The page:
Trust me, this ordeal has only just begun. All is not lost. Read all you can and ask any questions. We like to help and will be here for you.

    Pls disregard any bitter angry posts you may encounter. This is a devastating injury, no doubt. People deal in different ways. It is unfortunate that any person should post spew their venom in this forum, but that's the internet for you.

  2. #12
    Senior Member
    Join Date
    Aug 2007
    Location
    last house on the left
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    9,791
    Way to go on the positive thinking cdurfee.........why would you post this for a new injury to see? It is only your BELIEF and has nothing to do with science or reality for other people.

  3. #13

    Hope

    There is always hope. I feel sorry for those unable to see it this way. I know that the road is rough for many; however, dashing the hopes of someone who is newly injured is just wrong. Nobody can "know" what the ultimate end result will be for any individual case. I got additional return for over two years. I was told that there were many things I would likely never do again, but they were wrong. I walk like a regular person (for the most part), I have bowel and bladder function and can do what most regular people can. I'm not saying every story ends this way, but dang it....let a newly-injured person hold onto this hope in their efforts do maximize recovery. You tell your brother to hang in there and work hard!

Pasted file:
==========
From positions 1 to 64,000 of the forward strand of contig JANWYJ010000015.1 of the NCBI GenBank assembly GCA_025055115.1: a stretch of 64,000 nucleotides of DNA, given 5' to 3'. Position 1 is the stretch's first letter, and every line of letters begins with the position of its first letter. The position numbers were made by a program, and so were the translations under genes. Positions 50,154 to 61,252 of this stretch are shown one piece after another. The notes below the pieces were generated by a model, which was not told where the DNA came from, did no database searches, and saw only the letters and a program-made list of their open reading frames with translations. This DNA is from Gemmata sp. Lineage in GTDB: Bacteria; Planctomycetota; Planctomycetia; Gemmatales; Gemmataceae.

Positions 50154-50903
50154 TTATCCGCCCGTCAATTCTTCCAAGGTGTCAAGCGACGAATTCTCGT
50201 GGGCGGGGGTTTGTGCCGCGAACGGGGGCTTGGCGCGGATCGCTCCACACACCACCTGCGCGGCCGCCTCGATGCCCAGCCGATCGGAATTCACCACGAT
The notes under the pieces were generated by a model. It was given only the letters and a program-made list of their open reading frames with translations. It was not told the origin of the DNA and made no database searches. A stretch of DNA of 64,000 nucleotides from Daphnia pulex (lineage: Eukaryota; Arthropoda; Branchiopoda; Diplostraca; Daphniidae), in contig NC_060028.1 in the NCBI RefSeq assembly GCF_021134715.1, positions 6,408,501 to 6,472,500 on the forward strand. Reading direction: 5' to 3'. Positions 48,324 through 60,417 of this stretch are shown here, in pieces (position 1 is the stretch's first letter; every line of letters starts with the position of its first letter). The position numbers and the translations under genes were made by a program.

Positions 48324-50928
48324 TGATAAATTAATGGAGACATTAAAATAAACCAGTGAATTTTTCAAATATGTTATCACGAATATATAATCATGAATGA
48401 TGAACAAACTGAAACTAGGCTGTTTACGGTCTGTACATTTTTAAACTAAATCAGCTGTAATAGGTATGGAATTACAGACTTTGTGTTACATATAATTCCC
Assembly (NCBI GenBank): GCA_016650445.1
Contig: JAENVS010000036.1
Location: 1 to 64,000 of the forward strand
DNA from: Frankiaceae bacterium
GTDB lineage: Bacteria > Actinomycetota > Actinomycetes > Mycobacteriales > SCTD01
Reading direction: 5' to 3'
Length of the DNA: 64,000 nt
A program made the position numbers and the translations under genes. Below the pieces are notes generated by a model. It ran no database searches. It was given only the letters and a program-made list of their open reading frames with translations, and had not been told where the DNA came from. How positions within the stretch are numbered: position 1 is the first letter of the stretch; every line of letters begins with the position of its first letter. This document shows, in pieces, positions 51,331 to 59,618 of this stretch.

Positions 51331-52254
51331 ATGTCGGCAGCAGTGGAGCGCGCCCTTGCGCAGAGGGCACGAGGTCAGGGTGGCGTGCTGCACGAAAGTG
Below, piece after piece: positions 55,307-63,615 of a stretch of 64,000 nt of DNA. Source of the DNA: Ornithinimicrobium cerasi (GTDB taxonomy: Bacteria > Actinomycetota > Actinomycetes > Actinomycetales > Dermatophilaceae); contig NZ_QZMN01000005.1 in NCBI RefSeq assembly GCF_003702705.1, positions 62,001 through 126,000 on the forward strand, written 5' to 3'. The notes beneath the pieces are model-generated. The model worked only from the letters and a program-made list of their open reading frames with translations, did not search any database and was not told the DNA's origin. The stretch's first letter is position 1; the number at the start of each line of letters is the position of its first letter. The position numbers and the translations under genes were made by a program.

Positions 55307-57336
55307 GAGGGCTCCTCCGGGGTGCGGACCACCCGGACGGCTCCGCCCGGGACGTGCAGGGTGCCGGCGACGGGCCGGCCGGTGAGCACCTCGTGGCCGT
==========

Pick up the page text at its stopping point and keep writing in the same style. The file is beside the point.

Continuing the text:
4. #14

    Cool I received sensory and some motor function

    over the 1st 12 years. Everyone is different. I've been a SCI for 32 years. And I don't talk out of my a$$ like a know-it-all. Geez some of you posters are so negative no wonder I seldom post.
    Lynarrd Skynyrd Lives

  5. #15
    I know a man (C5) at Project Walk who works out with my son who came there 10 years post in a power chair. He now has been working out three years and is taking steps using a walker. My son has been injured 1 1/2 years and gets new function back almost monthly. It's a slow process but my son lives his life very encouraged. He's a C5 also who started out a "complete" and now has sensation down into his glutes. His abs, triceps, quads and hamstrings have all come back since working out at Project Walk. We're very encouraged and motivated to get the word out.